Thursday, June 24, 2010

Broken Bits: Divine Oracle

Broken Paragon Paths, Part One
Index - Next

The cleric paragon path Divine Oracle, from Player’s Handbook, is one of the most remarkable designs in the game. Following a theme of prophecy and foresight, its mechanics sometimes leave us with an impression of temporal travel (which is very much what the character would perceive, after all), and overall have a special, evoking feel. Not only that, but they are terribly effective. Which brings us to...

The problem

The path is well rounded, with a set of very solid powers and features. Its level 11 encounter, suitably named Prophecy of Doom, pushes the boundaries of what you’d normally be able to do with a power in that slot, encouraging experiments with crit specialists - but, ultimately, I think it can be considered fair. There is a feature that really worries me, though, and it is a Terrifying Insight. It reads as follows:

Terrifying Insight (16th level): Whenever you make an attack against Will, you can roll twice and use the higher result. If the attack misses, you are dazed until the end of your next turn.

There is a lot to be said about this feature. To begin with, it is remarkably difficult to take advantage of within the cleric class, where attacks against will are typically scarce. The drawback, getting dazed on a miss, is harsh, but manageable, specially when considering that dazing is not as painful for ranged characters, and that the very feature prevents you from missing too often. And then, of course, there’s the fact that the benefit is insanely strong.

Rolling twice to hit in D&D 4E is very, very good. Besides the obvious accuracy boost (which is often equivalent to a +4 or a +5 to hit), which improves both your damage and your many effects that trigger on a hit, it almost duplicates your chance of scoring a critical hit, with all the benefits that it brings. Because of this, the Avenger class’ Oath of Enmity is generally considered the most potent feature in the game. So the prospect of a Paragon Path that lets you attack like an avenger (or even like a dazed avenger) is really tempting.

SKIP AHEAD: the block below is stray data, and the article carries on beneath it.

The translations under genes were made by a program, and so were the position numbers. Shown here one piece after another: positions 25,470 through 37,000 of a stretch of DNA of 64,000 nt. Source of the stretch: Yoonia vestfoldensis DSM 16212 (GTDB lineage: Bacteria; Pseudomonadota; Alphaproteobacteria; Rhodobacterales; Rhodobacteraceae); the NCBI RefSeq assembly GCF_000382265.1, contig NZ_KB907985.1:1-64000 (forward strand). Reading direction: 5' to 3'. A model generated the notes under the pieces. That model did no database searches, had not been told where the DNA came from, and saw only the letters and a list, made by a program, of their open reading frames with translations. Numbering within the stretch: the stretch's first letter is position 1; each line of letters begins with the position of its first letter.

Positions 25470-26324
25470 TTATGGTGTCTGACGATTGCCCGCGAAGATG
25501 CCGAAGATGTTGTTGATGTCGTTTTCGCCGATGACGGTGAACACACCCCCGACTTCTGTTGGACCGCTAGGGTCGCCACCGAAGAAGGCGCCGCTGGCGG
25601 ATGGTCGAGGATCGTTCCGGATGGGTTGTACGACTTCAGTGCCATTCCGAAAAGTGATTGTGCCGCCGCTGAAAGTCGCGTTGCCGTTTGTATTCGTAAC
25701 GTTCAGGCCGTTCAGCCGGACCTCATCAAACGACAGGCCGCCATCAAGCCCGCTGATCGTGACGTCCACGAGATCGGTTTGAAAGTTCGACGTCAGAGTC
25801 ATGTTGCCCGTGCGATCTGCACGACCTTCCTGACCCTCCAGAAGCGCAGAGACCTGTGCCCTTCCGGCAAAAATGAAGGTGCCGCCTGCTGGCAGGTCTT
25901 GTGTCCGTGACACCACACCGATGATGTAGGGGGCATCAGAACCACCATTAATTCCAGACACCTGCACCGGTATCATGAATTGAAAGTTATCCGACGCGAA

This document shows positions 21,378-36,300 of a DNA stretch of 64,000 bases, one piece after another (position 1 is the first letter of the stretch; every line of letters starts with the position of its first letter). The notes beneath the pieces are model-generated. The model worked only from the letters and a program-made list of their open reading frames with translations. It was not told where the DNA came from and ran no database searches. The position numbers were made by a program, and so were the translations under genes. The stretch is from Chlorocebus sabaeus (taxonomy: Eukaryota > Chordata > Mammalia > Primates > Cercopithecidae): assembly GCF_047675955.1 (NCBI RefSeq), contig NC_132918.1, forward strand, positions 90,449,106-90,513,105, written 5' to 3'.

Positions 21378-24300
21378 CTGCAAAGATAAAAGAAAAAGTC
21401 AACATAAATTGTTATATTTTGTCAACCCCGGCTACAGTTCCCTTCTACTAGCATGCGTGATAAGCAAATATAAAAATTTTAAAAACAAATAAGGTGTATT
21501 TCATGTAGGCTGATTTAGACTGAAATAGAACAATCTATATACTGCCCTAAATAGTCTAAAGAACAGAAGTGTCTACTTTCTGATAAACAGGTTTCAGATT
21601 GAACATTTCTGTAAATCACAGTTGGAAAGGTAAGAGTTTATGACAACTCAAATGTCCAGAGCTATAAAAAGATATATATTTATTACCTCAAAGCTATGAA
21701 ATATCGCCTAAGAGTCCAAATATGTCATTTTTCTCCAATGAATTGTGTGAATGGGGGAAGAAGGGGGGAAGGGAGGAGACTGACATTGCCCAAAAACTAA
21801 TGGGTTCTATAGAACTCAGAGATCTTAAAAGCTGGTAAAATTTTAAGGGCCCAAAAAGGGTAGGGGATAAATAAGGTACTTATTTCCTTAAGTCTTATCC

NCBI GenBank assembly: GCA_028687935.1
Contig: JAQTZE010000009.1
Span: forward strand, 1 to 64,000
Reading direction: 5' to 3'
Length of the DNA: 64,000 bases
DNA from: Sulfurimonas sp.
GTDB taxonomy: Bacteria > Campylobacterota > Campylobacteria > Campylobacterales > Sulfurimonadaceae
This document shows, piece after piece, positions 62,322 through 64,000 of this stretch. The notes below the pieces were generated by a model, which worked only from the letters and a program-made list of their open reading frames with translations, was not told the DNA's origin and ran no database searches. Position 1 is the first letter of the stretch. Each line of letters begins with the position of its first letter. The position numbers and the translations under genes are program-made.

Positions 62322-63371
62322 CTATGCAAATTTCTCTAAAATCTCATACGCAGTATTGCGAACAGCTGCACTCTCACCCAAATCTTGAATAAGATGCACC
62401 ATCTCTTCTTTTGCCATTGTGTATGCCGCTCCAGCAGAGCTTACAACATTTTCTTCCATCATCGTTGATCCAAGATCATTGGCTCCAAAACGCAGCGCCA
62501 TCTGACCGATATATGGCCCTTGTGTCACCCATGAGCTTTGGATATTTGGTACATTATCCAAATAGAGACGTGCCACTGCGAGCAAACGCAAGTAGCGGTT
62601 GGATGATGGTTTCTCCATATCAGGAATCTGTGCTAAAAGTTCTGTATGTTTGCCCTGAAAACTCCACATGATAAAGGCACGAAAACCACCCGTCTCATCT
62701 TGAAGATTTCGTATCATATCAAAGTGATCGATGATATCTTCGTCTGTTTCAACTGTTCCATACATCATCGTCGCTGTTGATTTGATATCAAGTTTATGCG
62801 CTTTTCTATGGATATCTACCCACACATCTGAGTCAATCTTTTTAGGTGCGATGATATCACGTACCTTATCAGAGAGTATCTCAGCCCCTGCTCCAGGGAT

In the hands of a cleric, Terrifying Insight is quite overpowered, and may become downright broken, the day they release a strong at-will targeting will defense for the class. Meanwhile, there are other classes that can multiclass into cleric and become Divine Oracles to break it in half. Wizards, Warlocks and Bards, among others, can easily specialize in attacks against will, and you’ll be hard pressed to find a paragon path that is better suited, for that kind of builds.

A solution

We could cut most of the abuse with Terrifying Insight by applying the Pit Fighter treatment, and changing it to work only with cleric powers. But I don’t find that fix too satisfying, and there’s always the potential for some future cleric at-will to synergize with the feature, requiring further changes. Because of this, I always prefer to go for a reduction in power level, while conserving as much of the original mechanics as possible.

So these are the requirements: it must be useful for clerics, yet not too good for other classes, and it should allow for rerolling of some kind. We also have a drawback (daze on a miss), which we could tweak in order to weaken the feature. Using these elements, here’s what I came up with:

Terrifying Insight mk.2 (16th level): If you miss with an attack roll for an attack that targets Will and are not dazed, you can reroll the attack roll. If the rerolled attack misses, you are dazed until the end of your next turn.

I borrowed the new wording from the Life Singer path (which, incidentally, is also in the line for fixes). It is functionally very similar, but has the advantage of not providing as much of a boost to your chance to crit, since you are only rolling the second die if you miss. But this is just a detail - the great change is preventing it from working while dazed. This means that the feature will be turned off for a turn after missing, so you may want to think twice about using it with lesser attacks, if there’s a strong encounter or daily you want to use the following turn. It also discourages multiclassers from going trigger happy with area attacks, and ensures that the daze will hurt you, even if you didn’t intend to use move or minor actions. As a side effect, being dazed by your enemies will be particularly painful, so you’ll have to be very careful about certain monsters.

That said, the new version remains an amazing feature, definitely worth multiclassing for - and the rest of the path is full of awesome. This won’t stop Oracles from being a top tier choice, but hopefully, more mundane paths will now have a fighting chance.

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